Chat saisissant un oiseau (Cat Catching a Bird)
Oil on canvas. 1939
Musée National Picasso, Paris
© 2011 Estate of Pablo Picasso/Artists Rights Society (ARS), New York

Le Baiser (The Kiss)
Oil on canvas. 1969
Musée National Picasso, Paris
© 2011 Estate of Pablo Picasso/Artists Rights Society (ARS), New York

Les Baigneuses (The Bathers)
Oil on canvas. 1918
Musée National Picasso, Paris
© 2011 Estate of Pablo Picasso/Artists Rights Society (ARS), New York

Nature morte au pichet et aux pommes
(Still Life with Pitcher and Apples)
Oil on canvas. 1919
Musée National Picasso, Paris
© 2011 Estate of Pablo Picasso/Artists Rights Society (ARS), New York

Pre-Raphaelites: Victorian Art and Design

Note: This is the same exhibition held at the Tate and covered here with many beautiful images that won't be repeated here.

Combining rebellion, scientific precision, beauty, and imagination, the Pre-Raphaelites created art that shocked 19th-century Britain. On view from February 17 through May 19, 2013, at the National Gallery of Art, Washington—the sole U.S. venue—Pre-Raphaelites: Victorian Art and Design, 1848–1900 is the first major survey of the art of the Pre-Raphaelites to be shown in the United States. The exhibition features some 130 paintings, sculptures, photography, works on paper, and decorative art objects that reflect the ideals of Britain's first modern art movement.

"The Pre-Raphaelites rejected the rigid rules for painting that prevailed at the dawn of the Victorian era to launch Britain's first avant-garde movement," said Earl A. Powell III, director, National Gallery of Art. "We are thrilled to present this rare exhibition to our audiences and grateful to lenders, both public and private, as well as our generous sponsors. Notably, we have received a generous amount of loans from Tate Britain and the Birmingham Museums Trust in the United Kingdom."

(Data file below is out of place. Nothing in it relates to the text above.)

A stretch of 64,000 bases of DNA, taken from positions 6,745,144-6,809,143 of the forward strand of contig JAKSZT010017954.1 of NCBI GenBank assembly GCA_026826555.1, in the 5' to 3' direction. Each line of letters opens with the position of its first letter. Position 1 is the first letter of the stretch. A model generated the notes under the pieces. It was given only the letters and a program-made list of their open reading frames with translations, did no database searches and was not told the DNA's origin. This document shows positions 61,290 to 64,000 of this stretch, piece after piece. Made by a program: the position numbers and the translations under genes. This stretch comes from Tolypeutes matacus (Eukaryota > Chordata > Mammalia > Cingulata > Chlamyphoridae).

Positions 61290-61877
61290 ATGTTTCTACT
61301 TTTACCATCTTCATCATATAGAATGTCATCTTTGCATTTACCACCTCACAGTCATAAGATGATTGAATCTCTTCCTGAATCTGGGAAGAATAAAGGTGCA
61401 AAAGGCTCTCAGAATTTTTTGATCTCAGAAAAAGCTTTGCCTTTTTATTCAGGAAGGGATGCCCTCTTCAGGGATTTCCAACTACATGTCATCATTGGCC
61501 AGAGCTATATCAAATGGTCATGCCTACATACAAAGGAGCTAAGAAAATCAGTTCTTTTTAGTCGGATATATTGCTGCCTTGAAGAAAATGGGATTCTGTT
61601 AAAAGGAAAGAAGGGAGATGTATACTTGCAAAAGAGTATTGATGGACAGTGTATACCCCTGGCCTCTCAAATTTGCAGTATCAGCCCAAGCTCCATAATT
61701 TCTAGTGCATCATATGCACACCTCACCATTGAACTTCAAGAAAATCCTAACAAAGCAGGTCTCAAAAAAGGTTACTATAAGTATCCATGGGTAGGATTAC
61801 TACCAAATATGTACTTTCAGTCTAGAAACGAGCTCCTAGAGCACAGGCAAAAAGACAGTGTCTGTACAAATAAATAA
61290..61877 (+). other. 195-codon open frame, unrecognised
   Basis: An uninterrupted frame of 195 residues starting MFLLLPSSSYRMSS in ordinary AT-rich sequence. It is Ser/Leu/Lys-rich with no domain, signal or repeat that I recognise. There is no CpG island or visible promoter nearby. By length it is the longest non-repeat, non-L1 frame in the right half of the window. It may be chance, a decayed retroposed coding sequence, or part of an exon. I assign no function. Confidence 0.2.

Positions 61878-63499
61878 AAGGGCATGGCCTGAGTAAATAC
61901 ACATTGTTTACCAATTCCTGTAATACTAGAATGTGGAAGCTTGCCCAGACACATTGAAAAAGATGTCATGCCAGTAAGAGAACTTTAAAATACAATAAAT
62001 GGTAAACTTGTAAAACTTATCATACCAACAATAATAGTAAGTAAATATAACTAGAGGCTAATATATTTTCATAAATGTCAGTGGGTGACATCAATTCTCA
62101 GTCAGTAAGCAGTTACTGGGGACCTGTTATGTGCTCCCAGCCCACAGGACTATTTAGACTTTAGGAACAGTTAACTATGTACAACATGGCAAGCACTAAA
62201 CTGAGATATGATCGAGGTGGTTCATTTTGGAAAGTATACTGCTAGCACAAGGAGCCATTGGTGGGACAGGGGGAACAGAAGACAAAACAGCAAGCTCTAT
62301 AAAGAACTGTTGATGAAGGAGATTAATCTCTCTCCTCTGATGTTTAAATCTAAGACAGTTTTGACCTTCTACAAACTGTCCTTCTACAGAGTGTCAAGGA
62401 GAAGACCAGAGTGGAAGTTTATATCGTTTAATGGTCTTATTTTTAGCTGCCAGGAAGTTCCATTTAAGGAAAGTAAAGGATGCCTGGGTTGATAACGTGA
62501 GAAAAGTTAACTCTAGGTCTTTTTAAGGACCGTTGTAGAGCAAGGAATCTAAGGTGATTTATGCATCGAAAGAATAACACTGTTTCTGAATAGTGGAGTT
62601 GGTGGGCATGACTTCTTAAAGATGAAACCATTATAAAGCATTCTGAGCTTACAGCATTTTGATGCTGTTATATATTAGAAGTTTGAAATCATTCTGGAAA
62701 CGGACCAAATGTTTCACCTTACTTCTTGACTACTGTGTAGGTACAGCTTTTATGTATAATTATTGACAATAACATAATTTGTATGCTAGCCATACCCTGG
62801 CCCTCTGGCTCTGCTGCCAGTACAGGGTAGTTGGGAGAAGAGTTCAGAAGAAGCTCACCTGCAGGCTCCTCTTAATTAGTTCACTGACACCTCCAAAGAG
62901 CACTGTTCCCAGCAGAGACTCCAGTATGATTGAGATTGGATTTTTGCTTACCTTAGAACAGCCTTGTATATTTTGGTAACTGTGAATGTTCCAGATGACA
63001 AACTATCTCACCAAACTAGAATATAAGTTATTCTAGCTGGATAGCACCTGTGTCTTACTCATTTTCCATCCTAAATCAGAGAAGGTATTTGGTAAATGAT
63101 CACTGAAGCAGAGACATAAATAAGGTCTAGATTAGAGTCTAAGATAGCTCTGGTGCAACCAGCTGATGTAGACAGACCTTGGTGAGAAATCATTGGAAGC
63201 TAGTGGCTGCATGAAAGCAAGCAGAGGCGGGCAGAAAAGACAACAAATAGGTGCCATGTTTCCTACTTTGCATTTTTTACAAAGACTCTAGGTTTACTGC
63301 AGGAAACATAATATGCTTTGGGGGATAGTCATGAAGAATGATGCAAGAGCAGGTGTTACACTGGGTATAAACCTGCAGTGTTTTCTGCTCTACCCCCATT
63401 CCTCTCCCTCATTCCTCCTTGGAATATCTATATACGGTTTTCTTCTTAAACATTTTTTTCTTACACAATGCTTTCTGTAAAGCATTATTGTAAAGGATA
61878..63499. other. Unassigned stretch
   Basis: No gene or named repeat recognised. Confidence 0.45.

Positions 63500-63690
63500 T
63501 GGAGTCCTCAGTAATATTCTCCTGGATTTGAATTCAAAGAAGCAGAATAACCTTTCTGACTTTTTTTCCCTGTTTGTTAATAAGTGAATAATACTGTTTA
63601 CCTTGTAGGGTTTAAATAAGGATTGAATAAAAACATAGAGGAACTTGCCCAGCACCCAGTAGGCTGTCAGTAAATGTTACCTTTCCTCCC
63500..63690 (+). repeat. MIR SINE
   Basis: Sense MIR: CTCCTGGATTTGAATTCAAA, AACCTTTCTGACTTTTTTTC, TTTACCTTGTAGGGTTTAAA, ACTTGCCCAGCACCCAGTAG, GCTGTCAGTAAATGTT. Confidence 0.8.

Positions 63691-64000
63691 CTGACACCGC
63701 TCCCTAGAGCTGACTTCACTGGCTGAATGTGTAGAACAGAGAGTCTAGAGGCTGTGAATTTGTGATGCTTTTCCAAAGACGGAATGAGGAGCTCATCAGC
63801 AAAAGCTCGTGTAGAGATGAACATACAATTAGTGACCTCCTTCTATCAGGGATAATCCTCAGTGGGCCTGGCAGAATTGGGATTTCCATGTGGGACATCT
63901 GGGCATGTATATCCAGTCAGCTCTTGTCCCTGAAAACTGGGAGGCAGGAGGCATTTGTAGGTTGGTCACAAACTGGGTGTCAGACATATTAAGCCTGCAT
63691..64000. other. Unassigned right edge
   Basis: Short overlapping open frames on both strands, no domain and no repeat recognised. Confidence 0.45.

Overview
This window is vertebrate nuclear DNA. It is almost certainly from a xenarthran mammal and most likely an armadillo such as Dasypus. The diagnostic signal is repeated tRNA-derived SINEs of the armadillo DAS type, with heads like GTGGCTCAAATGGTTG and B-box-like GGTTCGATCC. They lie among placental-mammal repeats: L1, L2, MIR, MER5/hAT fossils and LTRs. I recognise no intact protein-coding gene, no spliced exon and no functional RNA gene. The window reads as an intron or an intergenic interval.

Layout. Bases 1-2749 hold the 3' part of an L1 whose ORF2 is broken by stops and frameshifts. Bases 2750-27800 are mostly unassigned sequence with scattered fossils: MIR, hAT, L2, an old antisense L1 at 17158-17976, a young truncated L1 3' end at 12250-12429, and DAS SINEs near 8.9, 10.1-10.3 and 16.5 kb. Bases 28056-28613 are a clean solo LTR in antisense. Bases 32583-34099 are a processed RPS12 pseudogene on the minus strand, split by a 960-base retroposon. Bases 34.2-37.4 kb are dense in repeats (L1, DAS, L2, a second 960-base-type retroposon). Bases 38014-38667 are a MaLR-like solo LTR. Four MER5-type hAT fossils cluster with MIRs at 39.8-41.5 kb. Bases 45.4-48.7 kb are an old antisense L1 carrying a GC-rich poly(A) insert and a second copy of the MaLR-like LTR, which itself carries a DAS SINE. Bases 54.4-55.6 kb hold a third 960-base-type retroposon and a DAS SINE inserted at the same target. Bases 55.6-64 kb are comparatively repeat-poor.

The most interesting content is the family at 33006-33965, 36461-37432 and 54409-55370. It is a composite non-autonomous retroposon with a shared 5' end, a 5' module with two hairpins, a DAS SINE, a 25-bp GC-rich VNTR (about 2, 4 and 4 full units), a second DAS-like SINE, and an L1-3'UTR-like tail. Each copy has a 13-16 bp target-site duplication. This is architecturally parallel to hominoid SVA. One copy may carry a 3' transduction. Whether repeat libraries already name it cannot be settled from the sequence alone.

The Pre-Raphaelites

The Pre-Raphaelite Brotherhood (PRB) was founded in London in September 1848 at a turbulent time of political and social change. Many Victorians felt that beauty and spirituality had been lost amid industrialization.

The leading members of the PRB were the painters John Everett Millais, Dante Gabriel Rossetti and William Holman Hunt, young students at the Royal Academy of Arts. They all believed that art had become decadent, and rejected their teachers' belief that the Italian artist Raphael (1483–1520) represented the pinnacle of aesthetic achievement. Instead, they looked to medieval and early Renaissance art for inspiration. Whether painting subjects from Shakespeare or the Bible, landscapes of the Alps, or the view from a back window, the Pre-Raphaelites brought a new sincerity and intensity to British art.

Exhibition Highlights

The exhibition is organized into eight themes:

Beginnings: The Pre-Raphaelites were both historical and modern in their approach. While they borrowed from the art of previous centuries, they also listened to critic John Ruskin's call to observe nature and represent its forms faithfully. In balancing the past with the world they saw before them, the Pre-Raphaelites crafted a modern aesthetic. Some of their important early works—such as